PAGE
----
After arriving on a rather long flight from South Florida, I was glad to finally see Williams come on stage Tuesday Night. Symphony Hall was packed, and everyone seemed to be JW’s biggest fan. The initial ovation was tremendous. For me, this was my first time seeing a professional symphony orchestra live, so I was in for a real treat.

A Postcard to Boston had that classic Williams flair and was a great opener. There were some noticeable sync issues between the music and the film, but I found the film to be rather distracting- I was there for some great music.

The Star Wars medley was pristine and well executed. Anakin’s Theme had so much emotion in the playing. It was during this group of pieces that I really began to notice William’s conducting technique. I could tell that he set a really high standard for the Pops. In the Imperial March, he was extracting the music from the strings, delivering energy and vitality to the well known classic. The brass were incredibly solid, leading to the glorious end, which was met with a large ovation from the audience.

I don’t know who the Celeste player was, but he deserves a gold metal for his solo throughout Hedwig’s theme. As a pianist, I was deeply impressed with his control and style over the piece. Aunt Marge’s Waltz had a comedic bounce to it, and I could just imagine the film scene with Marge floating around. Harry’s Wondrous World was by far the best out of all three- in my opinion, better than the soundtrack. Williams shook his fists in the air after he cut the orchestra off, obviously very happy with the piece.

Jim’s New Life, from Empire of the Sun struck me as very light, bouncy, and happy, but it was not one of those pieces that I will remember from this concert.

For Memoirs of a Geisha, I think the pops did the best they could with what they had. Obviously, this is a western style classical orchestra- not very much East Asian instrumentation or influence. However, I was impressed with Martha Babcock’s ability to recreate a very authentic sound true to the film, which is a testament to her world-class musical artistry.

The Flight to Neverland lilted and floated along, unlike any other piece on the program. I literally felt as through I was soaring through the clouds. The strings were able to shine through here, and I’m very glad that Williams pulled out this less-known work to present to us.

For his Monsters, Beauties and Heroes, Williams had a score that encompassed many classic films, with images from the films actually projected behind the orchestra. The syncing with the film was much better this time around, and had some profound impacts. The audience chuckled when lassie appeared on screen.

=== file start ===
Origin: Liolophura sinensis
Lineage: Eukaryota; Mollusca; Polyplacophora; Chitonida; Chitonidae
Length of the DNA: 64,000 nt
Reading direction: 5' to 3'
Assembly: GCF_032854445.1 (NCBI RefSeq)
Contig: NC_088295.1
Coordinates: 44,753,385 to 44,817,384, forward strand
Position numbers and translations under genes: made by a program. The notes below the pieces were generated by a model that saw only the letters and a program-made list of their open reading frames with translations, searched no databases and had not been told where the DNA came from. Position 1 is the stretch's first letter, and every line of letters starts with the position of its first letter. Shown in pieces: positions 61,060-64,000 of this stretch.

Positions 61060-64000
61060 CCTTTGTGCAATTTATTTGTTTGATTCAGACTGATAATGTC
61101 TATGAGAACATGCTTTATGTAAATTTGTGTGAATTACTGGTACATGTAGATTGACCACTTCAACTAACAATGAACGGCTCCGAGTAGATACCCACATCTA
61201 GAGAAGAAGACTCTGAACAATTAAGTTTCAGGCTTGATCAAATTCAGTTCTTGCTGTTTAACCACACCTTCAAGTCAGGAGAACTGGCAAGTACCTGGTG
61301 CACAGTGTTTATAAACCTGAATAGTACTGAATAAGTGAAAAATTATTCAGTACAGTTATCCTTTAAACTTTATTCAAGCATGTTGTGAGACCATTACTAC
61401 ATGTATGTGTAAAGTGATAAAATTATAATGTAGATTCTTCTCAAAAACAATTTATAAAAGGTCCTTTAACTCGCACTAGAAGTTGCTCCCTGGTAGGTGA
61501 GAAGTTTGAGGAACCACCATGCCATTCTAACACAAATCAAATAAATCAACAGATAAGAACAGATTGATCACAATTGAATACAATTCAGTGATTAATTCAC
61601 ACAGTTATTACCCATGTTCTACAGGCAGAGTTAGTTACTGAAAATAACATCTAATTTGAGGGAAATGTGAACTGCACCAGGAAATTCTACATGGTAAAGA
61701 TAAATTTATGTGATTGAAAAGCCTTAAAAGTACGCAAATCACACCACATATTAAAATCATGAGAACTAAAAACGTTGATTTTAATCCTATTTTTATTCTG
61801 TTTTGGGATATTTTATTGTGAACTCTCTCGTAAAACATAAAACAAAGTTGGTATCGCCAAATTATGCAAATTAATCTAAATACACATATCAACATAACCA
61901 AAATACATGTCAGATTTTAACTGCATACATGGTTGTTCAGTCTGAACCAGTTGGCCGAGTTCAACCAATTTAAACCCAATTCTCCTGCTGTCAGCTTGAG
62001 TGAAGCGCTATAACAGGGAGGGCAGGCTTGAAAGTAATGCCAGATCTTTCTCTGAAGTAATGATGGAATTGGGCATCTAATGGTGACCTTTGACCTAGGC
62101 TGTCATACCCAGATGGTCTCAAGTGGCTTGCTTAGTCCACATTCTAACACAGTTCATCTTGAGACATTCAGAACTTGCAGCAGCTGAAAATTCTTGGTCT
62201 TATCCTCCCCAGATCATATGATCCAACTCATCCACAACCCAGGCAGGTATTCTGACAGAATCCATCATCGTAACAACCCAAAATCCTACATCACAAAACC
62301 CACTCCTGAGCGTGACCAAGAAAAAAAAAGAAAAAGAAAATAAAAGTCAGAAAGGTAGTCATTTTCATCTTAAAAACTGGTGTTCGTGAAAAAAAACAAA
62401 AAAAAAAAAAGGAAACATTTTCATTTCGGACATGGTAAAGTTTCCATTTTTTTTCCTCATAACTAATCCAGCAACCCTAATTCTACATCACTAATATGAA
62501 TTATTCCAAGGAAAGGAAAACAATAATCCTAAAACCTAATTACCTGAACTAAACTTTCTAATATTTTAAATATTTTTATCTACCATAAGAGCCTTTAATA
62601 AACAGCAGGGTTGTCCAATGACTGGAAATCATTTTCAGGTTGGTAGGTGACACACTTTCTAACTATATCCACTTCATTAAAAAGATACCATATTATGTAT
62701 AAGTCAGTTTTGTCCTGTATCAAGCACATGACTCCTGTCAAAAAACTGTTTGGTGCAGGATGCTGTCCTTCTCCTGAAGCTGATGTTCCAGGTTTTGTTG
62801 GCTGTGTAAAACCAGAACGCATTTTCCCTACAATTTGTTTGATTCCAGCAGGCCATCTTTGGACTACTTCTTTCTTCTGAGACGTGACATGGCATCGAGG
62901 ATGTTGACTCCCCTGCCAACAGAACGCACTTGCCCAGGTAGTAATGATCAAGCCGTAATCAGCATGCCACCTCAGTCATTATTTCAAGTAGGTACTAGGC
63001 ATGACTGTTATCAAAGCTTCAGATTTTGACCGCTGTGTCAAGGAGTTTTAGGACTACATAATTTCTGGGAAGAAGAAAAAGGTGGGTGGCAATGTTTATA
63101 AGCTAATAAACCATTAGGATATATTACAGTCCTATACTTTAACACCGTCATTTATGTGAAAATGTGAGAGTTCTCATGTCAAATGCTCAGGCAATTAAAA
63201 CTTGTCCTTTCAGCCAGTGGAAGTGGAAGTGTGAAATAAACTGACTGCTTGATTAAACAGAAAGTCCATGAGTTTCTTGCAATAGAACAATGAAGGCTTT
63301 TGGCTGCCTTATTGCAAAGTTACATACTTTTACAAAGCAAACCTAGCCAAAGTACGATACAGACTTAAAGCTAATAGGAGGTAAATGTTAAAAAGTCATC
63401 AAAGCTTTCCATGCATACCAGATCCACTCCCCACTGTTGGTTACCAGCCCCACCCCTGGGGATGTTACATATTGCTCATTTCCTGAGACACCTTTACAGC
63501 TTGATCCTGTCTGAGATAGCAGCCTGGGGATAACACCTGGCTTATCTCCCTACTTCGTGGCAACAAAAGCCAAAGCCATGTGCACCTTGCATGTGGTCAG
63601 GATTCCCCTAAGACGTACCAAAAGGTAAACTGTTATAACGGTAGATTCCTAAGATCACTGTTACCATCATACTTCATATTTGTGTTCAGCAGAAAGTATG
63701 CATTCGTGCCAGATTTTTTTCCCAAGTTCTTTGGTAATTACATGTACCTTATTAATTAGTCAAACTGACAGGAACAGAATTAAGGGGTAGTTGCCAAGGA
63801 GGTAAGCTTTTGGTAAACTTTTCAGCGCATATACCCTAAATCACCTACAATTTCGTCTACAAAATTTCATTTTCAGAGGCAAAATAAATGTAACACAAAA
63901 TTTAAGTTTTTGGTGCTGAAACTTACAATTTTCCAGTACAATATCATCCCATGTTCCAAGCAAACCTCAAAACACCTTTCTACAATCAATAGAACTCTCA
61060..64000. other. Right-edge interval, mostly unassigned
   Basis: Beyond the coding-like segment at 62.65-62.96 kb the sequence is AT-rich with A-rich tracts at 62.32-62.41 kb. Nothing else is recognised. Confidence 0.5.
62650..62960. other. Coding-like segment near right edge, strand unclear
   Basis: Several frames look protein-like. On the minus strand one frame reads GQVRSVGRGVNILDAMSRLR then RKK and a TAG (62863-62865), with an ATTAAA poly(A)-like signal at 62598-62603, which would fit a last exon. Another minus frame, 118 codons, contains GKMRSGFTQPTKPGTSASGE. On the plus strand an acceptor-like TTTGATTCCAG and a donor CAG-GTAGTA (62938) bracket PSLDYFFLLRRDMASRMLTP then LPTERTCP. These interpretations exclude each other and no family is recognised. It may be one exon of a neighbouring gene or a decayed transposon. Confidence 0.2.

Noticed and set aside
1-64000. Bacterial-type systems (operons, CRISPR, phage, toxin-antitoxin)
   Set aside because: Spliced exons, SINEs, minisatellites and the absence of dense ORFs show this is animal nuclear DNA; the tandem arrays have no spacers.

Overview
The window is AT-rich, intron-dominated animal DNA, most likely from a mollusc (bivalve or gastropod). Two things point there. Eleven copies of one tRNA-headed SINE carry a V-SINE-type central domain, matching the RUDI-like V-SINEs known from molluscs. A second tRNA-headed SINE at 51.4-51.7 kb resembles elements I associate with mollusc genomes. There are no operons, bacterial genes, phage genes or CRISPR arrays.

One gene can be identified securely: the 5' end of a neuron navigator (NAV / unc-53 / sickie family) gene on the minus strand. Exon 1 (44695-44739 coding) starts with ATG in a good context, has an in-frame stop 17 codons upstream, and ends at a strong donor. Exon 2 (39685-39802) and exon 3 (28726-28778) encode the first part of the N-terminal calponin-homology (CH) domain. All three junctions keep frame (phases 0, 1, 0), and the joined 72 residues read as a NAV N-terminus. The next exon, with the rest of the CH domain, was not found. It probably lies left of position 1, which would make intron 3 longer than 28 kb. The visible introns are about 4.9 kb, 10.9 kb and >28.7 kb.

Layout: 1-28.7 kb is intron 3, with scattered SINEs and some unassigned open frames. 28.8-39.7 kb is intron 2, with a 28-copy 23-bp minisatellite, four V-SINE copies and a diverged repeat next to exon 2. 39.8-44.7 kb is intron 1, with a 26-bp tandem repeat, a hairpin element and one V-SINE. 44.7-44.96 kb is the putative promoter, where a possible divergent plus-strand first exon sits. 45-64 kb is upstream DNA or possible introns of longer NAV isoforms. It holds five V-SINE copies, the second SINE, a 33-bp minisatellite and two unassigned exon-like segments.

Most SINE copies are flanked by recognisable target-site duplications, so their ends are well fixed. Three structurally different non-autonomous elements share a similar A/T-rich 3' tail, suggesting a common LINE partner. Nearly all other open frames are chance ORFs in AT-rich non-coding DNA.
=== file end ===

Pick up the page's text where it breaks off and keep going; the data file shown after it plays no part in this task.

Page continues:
The Theme from Cinema Paradiso was perhaps the most luscious sound of the evening. This was not just a performance of the old film score. Rather, Williams worked his classic magic into it, leaving me with tears in my eyes.

In his second to last piece on the program, Williams presented a tribute to three composers who had all recently passed away. The star trek theme did not impress me very much at all, although it did get a little better as it went along. The Theme from Laura offered the woodwinds some good solo opportunities. Principal oboist Keisuke Wakao had a beautiful dialogue with the strings. One of my teachers was Mr. Wakao’s former teacher, so it was neat to get to hear someone live who I had heard so many stories about. Principal flautist Elizabeth Ostling also did an upstanding job.

The Olympic Spirit was a great end to a great program. The audience was roaring with applause for what seemed like 5 minuets straight. The encores were amazing, and after Williams finished E.T., everyone was bursting with excitement. It felt as though everyone would have stayed all night applauding- I know I would have.

After the concert, I rushed to the stage door where I met Scott Stransky. I hadn’t known him from JWFAN, but I asked him if he was on the site and he said yes, so we got to know each other. After about 30-45 minutes, Williams came out, looking pretty tired, to sign autographs and chat with the 12-15 people that had waited. I remember someone asking Williams how they should go about getting into the film score business. Williams admittedly said he wasn’t really sure. After the student said he attended NEC, Williams said he should continue his performance studies. I took two pictures of Scott, and Williams thanked us for coming and started to move back towards the stage door. I quickly asked him for just one last autograph, told him I had come all the way from Florida just to see him. He graciously signed my program, and Scott managed to snap a shot of me and him just before he went backstage.

This was a night that I will cherish for the rest of my life. I probably will never get to meet Williams again, but I’m so thankful that I did just this once.

Me and John Williams:


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Hey gates,

Can you provide the "Share this Album" link (it's a button you'll see in the album) from Facebook? Without that, no one can see the picture. I'm interested in seeing how it came out!